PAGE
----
External Educational Affiliates
We have had many great partnerships through the years with organizations that provide specialized access and knowledge to subject areas outside of the traditional professional development course offerings.
- Atlantic Seaboard Dyslexia Education Center
- Ford’s Theatre
- National Museum of Women in the Arts
- The DC Special Education Cooperative
- Washington Teachers’ Union
Atlantic Seaboard Dyslexia Education Center Course Descriptions
EDU 508L Language I: Sounds and Syllables
This course provides instruction in Sounds In Syllables, an Orton-Gillingham based, multisensory, structured language therapy program. Following an introduction to dyslexia and multisensory instruction, the course focuses on the structured procedures of the Sounds In Syllables approach, its basic terminology, and the proper speech sounds of the English language. This course was developed and offered by the Atlantic Seaboard Dyslexia Education Center (ASDEC).
EDU 509L Language II: Sounds and Syllables
The goal of Language 2 is to introduce the students to the higher linguistic concepts taught from level 2 through level 4 of Sounds In Syllables. In addition to learning these concepts, the student will demonstrate multisensory instructional methods for teaching these concepts to their students. Sounds In Syllables has gradual changes in procedures and in the structure of the lesson plan and these, too, will be explored and practiced. Additional areas of study will include reading in-depth articles and chapters on multisensory instruction by leaders in the field of dyslexia. Areas of concentration will include higher levels in alphabet skills, handwriting, spelling, and verbal expression, as well as discussion of written expression, vocabulary, and etymology. This course was developed and offered by the Atlantic Seaboard Dyslexia Education Center (ASDEC).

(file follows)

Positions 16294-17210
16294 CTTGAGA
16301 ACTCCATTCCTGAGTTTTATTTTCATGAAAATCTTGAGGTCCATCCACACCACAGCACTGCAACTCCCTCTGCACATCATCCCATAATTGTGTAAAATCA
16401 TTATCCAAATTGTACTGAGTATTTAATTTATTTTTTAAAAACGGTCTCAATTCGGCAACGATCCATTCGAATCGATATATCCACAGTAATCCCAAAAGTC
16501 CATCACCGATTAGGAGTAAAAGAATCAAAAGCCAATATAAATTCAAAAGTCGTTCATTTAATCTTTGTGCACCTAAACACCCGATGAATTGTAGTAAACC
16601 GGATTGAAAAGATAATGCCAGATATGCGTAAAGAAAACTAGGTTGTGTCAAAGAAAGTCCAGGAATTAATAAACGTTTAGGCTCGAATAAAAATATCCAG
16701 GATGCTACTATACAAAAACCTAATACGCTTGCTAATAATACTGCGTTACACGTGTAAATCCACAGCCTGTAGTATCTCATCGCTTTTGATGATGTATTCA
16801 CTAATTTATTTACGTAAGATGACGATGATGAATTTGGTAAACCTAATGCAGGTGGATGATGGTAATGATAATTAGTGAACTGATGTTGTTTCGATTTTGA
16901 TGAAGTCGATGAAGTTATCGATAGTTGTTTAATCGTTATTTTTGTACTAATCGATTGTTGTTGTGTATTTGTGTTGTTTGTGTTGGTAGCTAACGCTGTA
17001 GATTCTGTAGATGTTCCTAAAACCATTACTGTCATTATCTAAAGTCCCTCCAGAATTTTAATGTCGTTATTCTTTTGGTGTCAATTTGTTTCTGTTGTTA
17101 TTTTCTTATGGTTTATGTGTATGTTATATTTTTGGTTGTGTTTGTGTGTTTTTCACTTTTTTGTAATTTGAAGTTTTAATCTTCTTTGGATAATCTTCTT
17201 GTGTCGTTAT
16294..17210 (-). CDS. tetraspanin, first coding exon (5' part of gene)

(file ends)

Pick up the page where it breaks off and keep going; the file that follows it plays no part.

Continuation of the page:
EDU 510L Language Foundations: Multisensory Structured Language Instruction
Developed at the Payne Educational Center in Oklahoma as a classroom-based reading curriculum, Language Foundations incorporates the most effective instructional techniques of Alphabetic Phonics, a widely used Orton-Gillingham teaching method. The Payne Center has trained over 9,000 teachers in Oklahoma and hundreds more in Texas. A clinical study of over 40,000 first grade students from low-income inner city schools in Oklahoma demonstrates that the treatment group receiving Language Foundations (SLB) instruction showed statistically significant gains in reading comprehension, phonological awareness, and decoding. (Joshi, Dahlgren and Boulware-Gooden, 2002)
EDU 614S Learning Strategies and Study Skills